As a real, philosophical Conservative I cannot suppress a feeling of quiet satisfaction that someone has had the guts to put a spoke in the wheel of ‘progress’ that so many Establishment members think moves in one way – namely the way they want it to.
I don’t propose to discuss here the rights and wrongs of the ordination of women or the internal affairs of the Church of England, of which I am not a member. But I am concerned about the hysterical nature of much of the reaction.
We are led in the media and in politics by neo-Hegelians who can’t imagine that any sane person disagrees with their world view. Anyone who does disagree with it is evil, not ‘with the programme’ and must be suppressed, ridiculed and punished by Law. Thus the Prime Minister dares to say that the Church of England needs a kick in the pants or some such. And some of his parliamentary colleagues, like Frank Field, who should know better, are considering extending the Equalities Act to the Church to punish its lay representatives for exercising the freedom of conscience which is supposed to lie at the very foundation of our democratic society.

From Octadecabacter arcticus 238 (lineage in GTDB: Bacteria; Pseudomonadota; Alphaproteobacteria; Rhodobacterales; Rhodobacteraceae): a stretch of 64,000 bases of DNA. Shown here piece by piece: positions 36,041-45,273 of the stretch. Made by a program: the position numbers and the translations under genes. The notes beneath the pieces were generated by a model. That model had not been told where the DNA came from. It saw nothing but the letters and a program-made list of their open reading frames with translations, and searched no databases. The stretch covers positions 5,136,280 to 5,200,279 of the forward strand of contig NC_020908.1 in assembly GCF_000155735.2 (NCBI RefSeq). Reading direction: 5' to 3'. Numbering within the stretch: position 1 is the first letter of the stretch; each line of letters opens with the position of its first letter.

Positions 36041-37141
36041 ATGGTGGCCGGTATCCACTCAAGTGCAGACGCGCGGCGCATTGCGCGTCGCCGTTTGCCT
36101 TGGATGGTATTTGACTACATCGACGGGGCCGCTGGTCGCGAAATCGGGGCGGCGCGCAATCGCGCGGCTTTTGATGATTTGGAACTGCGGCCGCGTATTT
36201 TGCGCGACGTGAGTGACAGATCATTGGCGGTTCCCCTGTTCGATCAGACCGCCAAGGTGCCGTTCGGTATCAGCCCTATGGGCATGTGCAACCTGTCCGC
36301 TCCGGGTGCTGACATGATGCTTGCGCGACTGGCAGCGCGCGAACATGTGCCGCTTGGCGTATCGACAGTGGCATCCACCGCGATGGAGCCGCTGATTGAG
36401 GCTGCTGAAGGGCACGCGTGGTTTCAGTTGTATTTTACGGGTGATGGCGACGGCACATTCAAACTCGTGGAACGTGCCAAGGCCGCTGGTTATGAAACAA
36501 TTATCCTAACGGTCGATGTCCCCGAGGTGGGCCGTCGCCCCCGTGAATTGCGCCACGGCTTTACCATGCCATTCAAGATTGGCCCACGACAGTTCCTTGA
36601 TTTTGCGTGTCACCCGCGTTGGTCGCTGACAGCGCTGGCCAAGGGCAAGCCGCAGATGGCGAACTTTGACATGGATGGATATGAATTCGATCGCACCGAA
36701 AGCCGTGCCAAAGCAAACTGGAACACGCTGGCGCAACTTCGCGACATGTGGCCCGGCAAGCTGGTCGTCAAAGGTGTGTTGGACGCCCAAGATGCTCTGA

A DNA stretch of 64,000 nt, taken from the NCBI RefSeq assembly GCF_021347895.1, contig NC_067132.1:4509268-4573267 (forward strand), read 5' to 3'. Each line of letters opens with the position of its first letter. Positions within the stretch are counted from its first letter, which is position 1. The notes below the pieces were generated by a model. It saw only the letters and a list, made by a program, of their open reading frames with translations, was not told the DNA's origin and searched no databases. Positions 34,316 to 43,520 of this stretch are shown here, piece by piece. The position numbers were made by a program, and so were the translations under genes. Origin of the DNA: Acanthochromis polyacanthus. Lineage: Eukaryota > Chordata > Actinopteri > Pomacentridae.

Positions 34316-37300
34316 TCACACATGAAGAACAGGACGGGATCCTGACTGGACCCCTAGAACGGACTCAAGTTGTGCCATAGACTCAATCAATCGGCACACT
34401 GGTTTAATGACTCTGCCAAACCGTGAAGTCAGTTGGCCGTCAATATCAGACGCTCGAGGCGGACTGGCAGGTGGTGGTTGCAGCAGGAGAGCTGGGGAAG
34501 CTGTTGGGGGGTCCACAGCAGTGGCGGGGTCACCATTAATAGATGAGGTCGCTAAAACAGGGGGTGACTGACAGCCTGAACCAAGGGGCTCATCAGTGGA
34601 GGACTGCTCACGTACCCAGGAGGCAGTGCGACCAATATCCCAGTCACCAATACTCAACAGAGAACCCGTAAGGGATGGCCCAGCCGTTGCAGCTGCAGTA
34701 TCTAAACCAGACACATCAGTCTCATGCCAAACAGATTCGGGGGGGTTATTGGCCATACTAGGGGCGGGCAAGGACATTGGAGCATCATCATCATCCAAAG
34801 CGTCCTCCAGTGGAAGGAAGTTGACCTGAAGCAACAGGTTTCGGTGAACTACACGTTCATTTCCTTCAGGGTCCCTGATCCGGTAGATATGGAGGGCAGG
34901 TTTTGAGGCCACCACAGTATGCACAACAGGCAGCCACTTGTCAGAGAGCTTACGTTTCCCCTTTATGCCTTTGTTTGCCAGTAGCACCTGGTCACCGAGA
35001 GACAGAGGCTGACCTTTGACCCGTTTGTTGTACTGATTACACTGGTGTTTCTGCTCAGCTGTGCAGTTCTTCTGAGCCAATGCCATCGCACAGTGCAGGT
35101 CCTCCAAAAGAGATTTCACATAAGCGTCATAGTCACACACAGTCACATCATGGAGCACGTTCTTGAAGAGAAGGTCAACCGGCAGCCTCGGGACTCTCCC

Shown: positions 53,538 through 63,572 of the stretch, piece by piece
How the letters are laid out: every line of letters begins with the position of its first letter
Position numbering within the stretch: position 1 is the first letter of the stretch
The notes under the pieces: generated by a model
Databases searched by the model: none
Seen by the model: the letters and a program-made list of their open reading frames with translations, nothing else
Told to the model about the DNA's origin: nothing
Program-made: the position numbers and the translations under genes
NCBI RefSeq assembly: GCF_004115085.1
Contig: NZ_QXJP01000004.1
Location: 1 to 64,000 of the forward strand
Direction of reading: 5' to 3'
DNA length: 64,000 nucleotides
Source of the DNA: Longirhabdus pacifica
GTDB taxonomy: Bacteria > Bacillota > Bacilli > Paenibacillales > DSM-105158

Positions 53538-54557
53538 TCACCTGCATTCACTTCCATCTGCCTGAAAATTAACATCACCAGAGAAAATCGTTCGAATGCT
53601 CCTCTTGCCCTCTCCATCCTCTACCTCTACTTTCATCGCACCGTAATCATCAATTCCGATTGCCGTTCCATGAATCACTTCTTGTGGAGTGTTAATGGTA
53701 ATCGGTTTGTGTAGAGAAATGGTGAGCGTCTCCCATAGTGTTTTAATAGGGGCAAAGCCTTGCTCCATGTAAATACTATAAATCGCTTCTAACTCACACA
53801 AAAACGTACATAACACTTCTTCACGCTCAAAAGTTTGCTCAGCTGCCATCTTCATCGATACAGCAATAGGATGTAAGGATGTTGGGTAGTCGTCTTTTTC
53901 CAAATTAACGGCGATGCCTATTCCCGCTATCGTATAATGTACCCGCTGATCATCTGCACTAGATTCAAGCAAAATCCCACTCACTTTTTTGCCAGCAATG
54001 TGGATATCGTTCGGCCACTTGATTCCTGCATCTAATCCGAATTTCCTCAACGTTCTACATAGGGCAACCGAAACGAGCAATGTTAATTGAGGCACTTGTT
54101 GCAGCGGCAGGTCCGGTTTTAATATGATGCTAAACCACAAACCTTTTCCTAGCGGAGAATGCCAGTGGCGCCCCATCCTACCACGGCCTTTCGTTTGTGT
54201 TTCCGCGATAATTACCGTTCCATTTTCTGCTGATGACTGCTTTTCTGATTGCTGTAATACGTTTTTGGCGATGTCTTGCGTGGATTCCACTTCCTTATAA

Only the other day we heard of a senior employee of Trafford Housing Authority who had been demoted at work for criticising gay marriage proposals on the internet. The action of his employer was not sustained by the Employment Tribunal to whom he took his case but the fact that he had to do this and that his employer had seen fit to act in this way should be a wake-up call to all who believe that we still live in a free country and can take that freedom for granted.
Sadly we can’t! I increasingly wonder how far, if at all, we can rely on our elected representatives to protect our freedom to say and believe things that threaten no-one but don’t entirely accord with current fashions or social mores.
‘Freedom’ says Winston Smith in 1984 ‘is the right to say that two plus two make four.’ In other words to speak the truth as one sees it without fear and without requiring the permission of the State to do so, even if it does involve disagreeing with David Cameron and Frank Field from time to time or with policies with they advocate in the name of ‘progress’ or ‘equality’.